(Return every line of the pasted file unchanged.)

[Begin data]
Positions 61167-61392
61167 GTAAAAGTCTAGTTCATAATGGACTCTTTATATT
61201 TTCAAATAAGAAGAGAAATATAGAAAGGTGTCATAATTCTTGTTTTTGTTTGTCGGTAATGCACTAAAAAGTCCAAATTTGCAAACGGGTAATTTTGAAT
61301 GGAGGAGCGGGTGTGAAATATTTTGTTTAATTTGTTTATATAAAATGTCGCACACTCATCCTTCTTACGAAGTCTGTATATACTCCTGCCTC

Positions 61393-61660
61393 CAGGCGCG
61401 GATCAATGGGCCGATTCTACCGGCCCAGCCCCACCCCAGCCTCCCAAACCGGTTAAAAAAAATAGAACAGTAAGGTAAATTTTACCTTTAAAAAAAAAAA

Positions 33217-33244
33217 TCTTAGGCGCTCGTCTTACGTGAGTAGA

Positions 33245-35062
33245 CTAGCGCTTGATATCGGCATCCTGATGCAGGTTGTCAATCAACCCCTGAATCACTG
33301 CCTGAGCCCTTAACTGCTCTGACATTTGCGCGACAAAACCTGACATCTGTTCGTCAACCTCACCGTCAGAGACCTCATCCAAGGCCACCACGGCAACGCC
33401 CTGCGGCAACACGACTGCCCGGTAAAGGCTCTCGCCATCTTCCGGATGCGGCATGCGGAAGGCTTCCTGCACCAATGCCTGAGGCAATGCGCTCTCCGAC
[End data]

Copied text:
Positions 61167-61392
61167 GTAAAAGTCTAGTTCATAATGGACTCTTTATATT
61201 TTCAAATAAGAAGAGAAATATAGAAAGGTGTCATAATTCTTGTTTTTGTTTGTCGGTAATGCACTAAAAAGTCCAAATTTGCAAACGGGTAATTTTGAAT
61301 GGAGGAGCGGGTGTGAAATATTTTGTTTAATTTGTTTATATAAAATGTCGCACACTCATCCTTCTTACGAAGTCTGTATATACTCCTGCCTC

Positions 61393-61660
61393 CAGGCGCG
61401 GATCAATGGGCCGATTCTACCGGCCCAGCCCCACCCCAGCCTCCCAAACCGGTTAAAAAAAATAGAACAGTAAGGTAAATTTTACCTTTAAAAAAAAAAA

Positions 33217-33244
33217 TCTTAGGCGCTCGTCTTACGTGAGTAGA

Positions 33245-35062
33245 CTAGCGCTTGATATCGGCATCCTGATGCAGGTTGTCAATCAACCCCTGAATCACTG
33301 CCTGAGCCCTTAACTGCTCTGACATTTGCGCGACAAAACCTGACATCTGTTCGTCAACCTCACCGTCAGAGACCTCATCCAAGGCCACCACGGCAACGCC
33401 CTGCGGCAACACGACTGCCCGGTAAAGGCTCTCGCCATCTTCCGGATGCGGCATGCGGAAGGCTTCCTGCACCAATGCCTGAGGCAATGCGCTCTCCGAC